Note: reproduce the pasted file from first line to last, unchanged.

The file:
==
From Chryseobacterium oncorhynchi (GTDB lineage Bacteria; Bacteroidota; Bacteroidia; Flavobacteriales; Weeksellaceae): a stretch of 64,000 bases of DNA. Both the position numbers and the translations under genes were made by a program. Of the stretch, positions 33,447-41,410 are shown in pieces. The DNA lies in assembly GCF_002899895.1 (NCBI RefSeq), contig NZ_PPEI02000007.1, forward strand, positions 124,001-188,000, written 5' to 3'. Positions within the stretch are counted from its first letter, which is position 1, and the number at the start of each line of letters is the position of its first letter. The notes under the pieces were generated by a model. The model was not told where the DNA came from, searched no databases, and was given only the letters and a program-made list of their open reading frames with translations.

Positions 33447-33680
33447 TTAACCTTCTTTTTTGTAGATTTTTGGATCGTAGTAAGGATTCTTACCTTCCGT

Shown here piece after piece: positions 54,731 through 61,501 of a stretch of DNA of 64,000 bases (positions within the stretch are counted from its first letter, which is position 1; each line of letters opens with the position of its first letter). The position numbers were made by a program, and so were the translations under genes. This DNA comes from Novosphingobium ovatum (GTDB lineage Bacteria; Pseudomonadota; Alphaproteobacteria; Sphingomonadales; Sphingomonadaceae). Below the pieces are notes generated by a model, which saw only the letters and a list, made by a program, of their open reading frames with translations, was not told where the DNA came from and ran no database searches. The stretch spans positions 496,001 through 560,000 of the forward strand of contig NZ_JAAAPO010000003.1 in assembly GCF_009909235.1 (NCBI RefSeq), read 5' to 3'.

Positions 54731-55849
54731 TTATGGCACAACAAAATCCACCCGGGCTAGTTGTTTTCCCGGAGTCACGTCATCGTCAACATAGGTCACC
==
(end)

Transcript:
From Chryseobacterium oncorhynchi (GTDB lineage Bacteria; Bacteroidota; Bacteroidia; Flavobacteriales; Weeksellaceae): a stretch of 64,000 bases of DNA. Both the position numbers and the translations under genes were made by a program. Of the stretch, positions 33,447-41,410 are shown in pieces. The DNA lies in assembly GCF_002899895.1 (NCBI RefSeq), contig NZ_PPEI02000007.1, forward strand, positions 124,001-188,000, written 5' to 3'. Positions within the stretch are counted from its first letter, which is position 1, and the number at the start of each line of letters is the position of its first letter. The notes under the pieces were generated by a model. The model was not told where the DNA came from, searched no databases, and was given only the letters and a program-made list of their open reading frames with translations.

Positions 33447-33680
33447 TTAACCTTCTTTTTTGTAGATTTTTGGATCGTAGTAAGGATTCTTACCTTCCGT

Shown here piece after piece: positions 54,731 through 61,501 of a stretch of DNA of 64,000 bases (positions within the stretch are counted from its first letter, which is position 1; each line of letters opens with the position of its first letter). The position numbers were made by a program, and so were the translations under genes. This DNA comes from Novosphingobium ovatum (GTDB lineage Bacteria; Pseudomonadota; Alphaproteobacteria; Sphingomonadales; Sphingomonadaceae). Below the pieces are notes generated by a model, which saw only the letters and a list, made by a program, of their open reading frames with translations, was not told where the DNA came from and ran no database searches. The stretch spans positions 496,001 through 560,000 of the forward strand of contig NZ_JAAAPO010000003.1 in assembly GCF_009909235.1 (NCBI RefSeq), read 5' to 3'.

Positions 54731-55849
54731 TTATGGCACAACAAAATCCACCCGGGCTAGTTGTTTTCCCGGAGTCACGTCATCGTCAACATAGGTCACC